On Monday 17 June, a masked gunman opened fire at a federal courthouse in Dallas. Tom Fox, a Dallas Morning News photographer, was just a few feet away from him. He managed to capture a photo of the heavily armed staring straight into his lens, and it’s as impressive as it’s chilling. In the video below, Fox speaks out about his encounter with the gunman and his thoughts during the tense moments.
The mass shooting at a Florida high school last week shook up the USA as well as the rest of the world. A man from Texarkana, Texas apparently tried making a cruel joke out of it, and it sent him straight to jail. 24 years old Ricky Rankin posted a photo of an AR-15 assault rifle to his Instagram page, the same type of rifle used in the Florida high school shooting. The caption “I’m thinking about finally going back to school” had the community concerned, so they notified the police, which took him into custody.
Earlier this year, New Carlisle News photographer Andy Grimm was shot because of his camera. Clark County deputy Jake Shaw confused Grimm’s camera and tripod for a gun and reportedly shot him without warning. The photographer has now decided to file a lawsuit against Shaw, seeking over $75,000 in damages.
When you’re on the set, you want everything to go as smoothly as possible. There are certainly many things to take care of, and one of them is protecting the floors. This goes for shooting in your own home and studio, but also if you’re doing it in someone else’s, no matter if it’s the model’s place or a place you rented for the shoot.
Photo and video shoots require a lot of heavy gear, and dragging it around can damage the floors. You certainly don’t want this to happen, as I’m sure you don’t want to pay for the repair. This is why Jay P. Morgan gives you some useful advice on protecting the floors to keep them safe from any damage and even dirt.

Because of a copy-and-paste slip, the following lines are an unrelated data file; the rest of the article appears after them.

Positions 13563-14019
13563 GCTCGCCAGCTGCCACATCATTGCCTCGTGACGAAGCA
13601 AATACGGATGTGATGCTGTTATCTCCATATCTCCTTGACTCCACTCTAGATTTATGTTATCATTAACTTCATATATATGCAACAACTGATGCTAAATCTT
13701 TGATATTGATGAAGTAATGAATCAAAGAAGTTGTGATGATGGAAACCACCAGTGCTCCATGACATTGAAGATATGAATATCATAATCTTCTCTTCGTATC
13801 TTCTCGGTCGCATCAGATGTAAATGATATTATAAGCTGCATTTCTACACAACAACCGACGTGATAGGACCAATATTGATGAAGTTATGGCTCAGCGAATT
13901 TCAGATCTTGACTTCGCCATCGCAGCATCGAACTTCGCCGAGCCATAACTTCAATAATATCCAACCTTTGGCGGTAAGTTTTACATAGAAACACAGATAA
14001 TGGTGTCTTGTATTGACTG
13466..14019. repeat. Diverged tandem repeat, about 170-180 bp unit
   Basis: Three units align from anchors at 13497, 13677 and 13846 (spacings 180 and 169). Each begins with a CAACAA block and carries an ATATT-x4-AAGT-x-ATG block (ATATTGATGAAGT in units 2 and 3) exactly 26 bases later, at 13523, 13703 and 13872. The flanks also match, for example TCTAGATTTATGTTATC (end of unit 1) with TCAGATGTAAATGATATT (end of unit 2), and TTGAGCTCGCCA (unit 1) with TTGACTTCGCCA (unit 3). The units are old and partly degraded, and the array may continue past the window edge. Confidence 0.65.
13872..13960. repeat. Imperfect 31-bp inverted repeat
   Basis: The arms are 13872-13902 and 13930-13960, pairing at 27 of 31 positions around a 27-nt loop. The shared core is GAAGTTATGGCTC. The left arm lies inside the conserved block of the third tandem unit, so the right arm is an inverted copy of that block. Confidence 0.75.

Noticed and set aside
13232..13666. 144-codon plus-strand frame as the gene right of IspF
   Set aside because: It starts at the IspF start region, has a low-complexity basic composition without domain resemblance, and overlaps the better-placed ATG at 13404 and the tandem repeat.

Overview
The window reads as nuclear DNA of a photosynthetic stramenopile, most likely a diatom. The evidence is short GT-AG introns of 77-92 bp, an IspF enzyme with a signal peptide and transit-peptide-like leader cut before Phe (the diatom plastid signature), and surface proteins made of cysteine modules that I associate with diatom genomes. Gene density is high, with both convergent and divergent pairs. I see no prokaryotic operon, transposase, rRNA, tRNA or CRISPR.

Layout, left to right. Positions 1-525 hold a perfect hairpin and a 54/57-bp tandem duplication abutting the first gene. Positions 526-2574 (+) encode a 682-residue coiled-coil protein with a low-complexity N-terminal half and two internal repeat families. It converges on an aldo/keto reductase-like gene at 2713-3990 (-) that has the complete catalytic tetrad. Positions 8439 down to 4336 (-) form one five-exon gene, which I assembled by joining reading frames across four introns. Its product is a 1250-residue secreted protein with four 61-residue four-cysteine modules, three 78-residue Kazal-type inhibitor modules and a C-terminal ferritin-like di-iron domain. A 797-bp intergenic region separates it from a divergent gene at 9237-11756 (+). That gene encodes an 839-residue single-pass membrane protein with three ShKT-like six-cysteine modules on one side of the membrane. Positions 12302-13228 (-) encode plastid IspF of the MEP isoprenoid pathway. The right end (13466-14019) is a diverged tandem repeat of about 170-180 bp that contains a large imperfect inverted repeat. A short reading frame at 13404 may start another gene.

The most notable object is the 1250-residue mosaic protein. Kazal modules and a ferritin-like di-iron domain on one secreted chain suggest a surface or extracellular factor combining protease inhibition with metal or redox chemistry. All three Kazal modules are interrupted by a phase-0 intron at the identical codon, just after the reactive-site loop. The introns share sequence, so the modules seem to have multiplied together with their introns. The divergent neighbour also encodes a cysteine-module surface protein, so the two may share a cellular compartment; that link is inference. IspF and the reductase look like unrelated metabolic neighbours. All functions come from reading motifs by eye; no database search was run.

In this hectic and violent world, photographers use the term “shooting” for totally different purposes. Jason Siegel is a photographer who combines the two meanings in a controversial and thought-provoking project called “Shoot Portraits, Not People”.
This is his first non-photography based art project. In order to make it, he used photographic equipment built into high-powered weaponry. Thus, he combined different techniques and different types of art into a unique project.
I really, really hate guns. If someone invited me out for some shooting, I would think he wants me to go taking photos with him. And this is exactly what happened to astrophotographer Marc Leatham. Some friends invited him to a bonfire shoot at Four Peaks Wilderness in Arizona. It was only when they got there that he realized they didn’t bring cameras – they brought guns instead.
What is the best way to test out a brand new triggering system? Shooting cameras, of course. But not in the way you might be thinking.